NFL draft: Three cornerbacks who could be fits for the Redskins

April 30

In the lead up to the May 8-10 NFL draft, The Insider is looking at Washington’s positions of need, spotlighting players who might fit what Jay Gruden and staff are looking for. On Wednesdays and Fridays, Mark Bullock checks in with screengrab-based examinations of players who could be available early, mid-draft and late. On Mondays and Thursdays, Mike Jones reports on players at the positions the Redskins need most, and provides top 10s; Here’s his look at cornerbacks.

Below is Mark’s fifth installment, following his looks at safetiesinterior offensive linemen, defensive line and right tackles:

High round: Jason Verrett

What Verrett lacks in size, he makes up for with his work rate and coverage skills. At 5 feet 9, Verrett is seen by many as too small to play anything other than slot corner in the NFL. But at Texas Christian, he faced some of the higher-rated wide receiver prospects in this draft class, like Odell Beckham Jr. and Jarvis Landry of Louisiana State, and kept them quiet for the most part.

Verrett’s instincts and ball skills are his best qualities. He does a fantastic job locating and attacking the ball in the air.


On this play, LSU stacks its receivers, forcing TCU to play off-man coverage. Verrett takes an inside shade and is covering Landry on a in-breaking route over the middle.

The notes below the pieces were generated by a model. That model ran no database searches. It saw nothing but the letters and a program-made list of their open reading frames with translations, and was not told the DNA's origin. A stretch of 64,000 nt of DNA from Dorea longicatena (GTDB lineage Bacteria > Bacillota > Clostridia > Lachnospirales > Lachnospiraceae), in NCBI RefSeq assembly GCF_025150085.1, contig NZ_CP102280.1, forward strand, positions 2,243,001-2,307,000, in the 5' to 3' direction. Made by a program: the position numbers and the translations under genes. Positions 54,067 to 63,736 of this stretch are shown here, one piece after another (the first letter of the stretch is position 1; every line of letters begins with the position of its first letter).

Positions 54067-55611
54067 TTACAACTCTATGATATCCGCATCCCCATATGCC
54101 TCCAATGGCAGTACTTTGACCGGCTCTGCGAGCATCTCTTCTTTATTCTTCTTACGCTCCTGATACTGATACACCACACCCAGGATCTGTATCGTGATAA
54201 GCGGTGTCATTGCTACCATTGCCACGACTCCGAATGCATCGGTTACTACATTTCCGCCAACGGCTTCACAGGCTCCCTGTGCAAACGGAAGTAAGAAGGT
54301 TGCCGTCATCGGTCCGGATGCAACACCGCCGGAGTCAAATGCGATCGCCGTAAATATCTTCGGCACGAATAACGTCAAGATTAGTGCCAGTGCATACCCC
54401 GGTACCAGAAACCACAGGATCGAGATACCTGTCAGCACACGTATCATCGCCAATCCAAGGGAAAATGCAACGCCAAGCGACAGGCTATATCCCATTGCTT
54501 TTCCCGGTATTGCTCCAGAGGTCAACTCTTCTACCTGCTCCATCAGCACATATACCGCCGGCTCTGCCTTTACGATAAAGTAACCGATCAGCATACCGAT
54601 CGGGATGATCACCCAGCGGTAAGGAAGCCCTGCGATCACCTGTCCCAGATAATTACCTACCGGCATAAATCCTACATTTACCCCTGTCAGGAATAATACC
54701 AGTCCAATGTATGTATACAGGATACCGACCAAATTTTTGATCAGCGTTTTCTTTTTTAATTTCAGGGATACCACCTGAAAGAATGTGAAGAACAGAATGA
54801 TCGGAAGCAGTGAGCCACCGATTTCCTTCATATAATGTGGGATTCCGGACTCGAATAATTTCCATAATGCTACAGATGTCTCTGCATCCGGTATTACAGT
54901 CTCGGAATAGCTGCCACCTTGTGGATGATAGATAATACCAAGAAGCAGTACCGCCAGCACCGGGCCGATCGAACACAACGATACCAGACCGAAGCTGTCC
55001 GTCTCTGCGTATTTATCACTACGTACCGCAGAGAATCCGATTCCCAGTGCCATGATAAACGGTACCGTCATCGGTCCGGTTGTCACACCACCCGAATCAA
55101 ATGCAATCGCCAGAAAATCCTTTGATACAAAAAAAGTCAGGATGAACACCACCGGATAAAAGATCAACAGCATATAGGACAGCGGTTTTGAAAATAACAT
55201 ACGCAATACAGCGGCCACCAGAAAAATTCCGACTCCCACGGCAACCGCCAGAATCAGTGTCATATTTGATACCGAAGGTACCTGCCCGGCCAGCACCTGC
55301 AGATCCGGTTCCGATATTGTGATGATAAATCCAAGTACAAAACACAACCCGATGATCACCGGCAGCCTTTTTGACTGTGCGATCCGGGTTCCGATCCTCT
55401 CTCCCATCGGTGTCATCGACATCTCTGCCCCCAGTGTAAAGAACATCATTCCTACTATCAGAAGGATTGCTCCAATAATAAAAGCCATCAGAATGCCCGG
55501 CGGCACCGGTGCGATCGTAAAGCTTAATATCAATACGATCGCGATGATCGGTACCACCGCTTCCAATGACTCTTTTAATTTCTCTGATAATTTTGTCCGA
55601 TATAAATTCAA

With Verrett playing off coverage, he’s able to keep an eye on the quarterback while sticking to his receiver. As Landry cuts inside, Verrett spots the quarterback beginning his throw. Verrett jumps on the route, undercutting the throw.


Verrett gets his hand to the ball before Landry can, knocking it to the ground to prevent the touchdown.

Verrett does an excellent job locating the ball while covering deep routes too.


This time, Verrett is in the slot over Beckham Jr., who is running an out and up.


Verrett makes a mistake, trying to sneak a look into the backfield. That allows Beckham to get across him to the outside.


Beckham gains a yard on Verrett, who is now working hard to make up the lost ground.


Verrett proved quick enough to recover. He watches Beckham’s eyes intently as he looks for an indication that the ball is coming his way. Beckham looks back and starts adjusting to catch the ball. Verrett recognizes this quickly and begins to look back himself, to locate the ball.


Verrett then plays the ball instead of the receiver. He watches it all the way down and gets his hand on it before Beckham can, knocking it incomplete.

Verrett’s size didn’t negatively impact his coverage too often, but it became evident in run support. He’s a willing run defender, which is a positive, but he was too easy to block at times.